Can you act? Looking for a chance to be "on-screen"? This may be your chance: Gettysburg National Military Park is conducting auditions next week for a TV production that will be filmed later this month.
Gettysburg National Military Park
The bad news: Another Gettysburg witness tree has been felled. The good news: The wood harvested from this arboreal geezer will help raise money for the park.
If you enjoy music from the Civil War era—or want to learn something about it—here's a great opportunity for you: The 15th Annual Gettysburg Music Muster is scheduled for Saturday, August 22, 2009, at Gettysburg National Military Park, and the concerts are free.
Quite often we hear about tree removal projects to recreate appearances at Civil War units of the National Park System. At Gettysburg National Military Park, they're planting trees to return the landscape to 1860s appearances.
At Gettysburg, the old visitor center and the Cyclorama Building were constructed atop a key part of the historic battlefield. The NPS has long planned to remove both buildings and return the site to its 1863 appearance. The old visitor center is now being knocked down and toted away, but preservationists have blocked demolition of the Cyclorama Building.
Gettysburg National Military Park celebrates a birthday today, its 114th, but it was the battle anniversaries that interested the Civil War veterans. In 1938, the 75th anniversary of the battle, motion picture crews filmed the aged veterans at the battlefield as they gathered for their final reunion. There’s some amazing film footage on the Internet.
Keeping History Honest When It Comes to Sight Lines In Civil War-era National Parks Is Not Without Controversy
When General Robert E. Lee's troops were battling the Union forces at Fredericksburg, Virginia, on December 13, 1862, his cannons atop Lee's Hill and nearby Howison Hill had clear lines of fire. Today they'd be lucky to hit the proverbial broad side of a barn.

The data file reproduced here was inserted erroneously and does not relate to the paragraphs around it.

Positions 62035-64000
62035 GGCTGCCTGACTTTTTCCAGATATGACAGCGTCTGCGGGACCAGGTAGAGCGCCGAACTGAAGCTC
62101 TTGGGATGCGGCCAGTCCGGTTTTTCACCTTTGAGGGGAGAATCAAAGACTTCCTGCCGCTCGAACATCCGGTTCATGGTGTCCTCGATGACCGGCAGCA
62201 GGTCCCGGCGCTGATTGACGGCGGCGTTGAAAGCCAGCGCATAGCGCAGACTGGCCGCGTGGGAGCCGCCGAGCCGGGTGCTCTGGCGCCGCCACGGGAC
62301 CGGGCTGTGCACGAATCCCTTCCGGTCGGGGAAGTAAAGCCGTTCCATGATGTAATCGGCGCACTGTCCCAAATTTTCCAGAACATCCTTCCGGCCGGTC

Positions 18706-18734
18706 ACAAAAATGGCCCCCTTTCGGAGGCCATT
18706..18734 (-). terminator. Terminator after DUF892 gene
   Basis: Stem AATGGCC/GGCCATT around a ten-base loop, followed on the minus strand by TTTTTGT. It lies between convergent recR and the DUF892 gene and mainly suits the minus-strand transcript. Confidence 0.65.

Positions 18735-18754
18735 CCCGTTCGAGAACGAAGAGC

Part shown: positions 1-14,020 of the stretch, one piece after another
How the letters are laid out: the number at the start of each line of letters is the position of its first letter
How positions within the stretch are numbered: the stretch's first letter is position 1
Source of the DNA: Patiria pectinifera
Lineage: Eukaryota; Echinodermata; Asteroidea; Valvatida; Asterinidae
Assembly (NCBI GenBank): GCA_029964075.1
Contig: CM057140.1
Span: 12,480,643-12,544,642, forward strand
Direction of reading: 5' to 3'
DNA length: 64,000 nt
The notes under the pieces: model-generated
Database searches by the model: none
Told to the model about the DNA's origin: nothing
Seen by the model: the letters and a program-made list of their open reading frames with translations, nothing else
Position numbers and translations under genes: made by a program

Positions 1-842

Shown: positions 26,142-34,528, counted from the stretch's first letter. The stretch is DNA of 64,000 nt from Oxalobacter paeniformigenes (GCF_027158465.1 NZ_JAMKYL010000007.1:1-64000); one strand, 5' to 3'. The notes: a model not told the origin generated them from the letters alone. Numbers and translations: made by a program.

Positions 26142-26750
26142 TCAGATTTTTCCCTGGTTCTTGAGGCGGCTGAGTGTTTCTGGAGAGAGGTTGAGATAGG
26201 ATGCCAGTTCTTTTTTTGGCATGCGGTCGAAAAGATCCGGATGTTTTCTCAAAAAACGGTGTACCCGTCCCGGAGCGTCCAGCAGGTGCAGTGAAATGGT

President Bush received a very special tour of Gettysburg National Military Park. To paraphrase Mel Brooks, “It’s Good to be the President.”
Remember the good old days, when you could enter a national park and there was no cost to hike a trail, tour a museum, or enjoy nature? Well, those days seemingly are fleeting. In a move likely to disappoint many, the folks at Gettysburg National Military Park are thinking of charging a fee to access their museum.
Pilgrim Places: Civil War Battlefields, Historic Preservation, and America’s First National Military Parks, 1863-1900, Part III
As with the southern Pennsylvania countryside surrounding the town of Gettysburg, the struggles between the United States and Confederate armies from 1861 to 1865 often brought war to beautiful places, with many battles fought in the pastoral landscapes of eastern, southern, and middle America— in rolling fields and woods, along rivers and streams, among farmsteads, and often in or near villages, towns, or cities.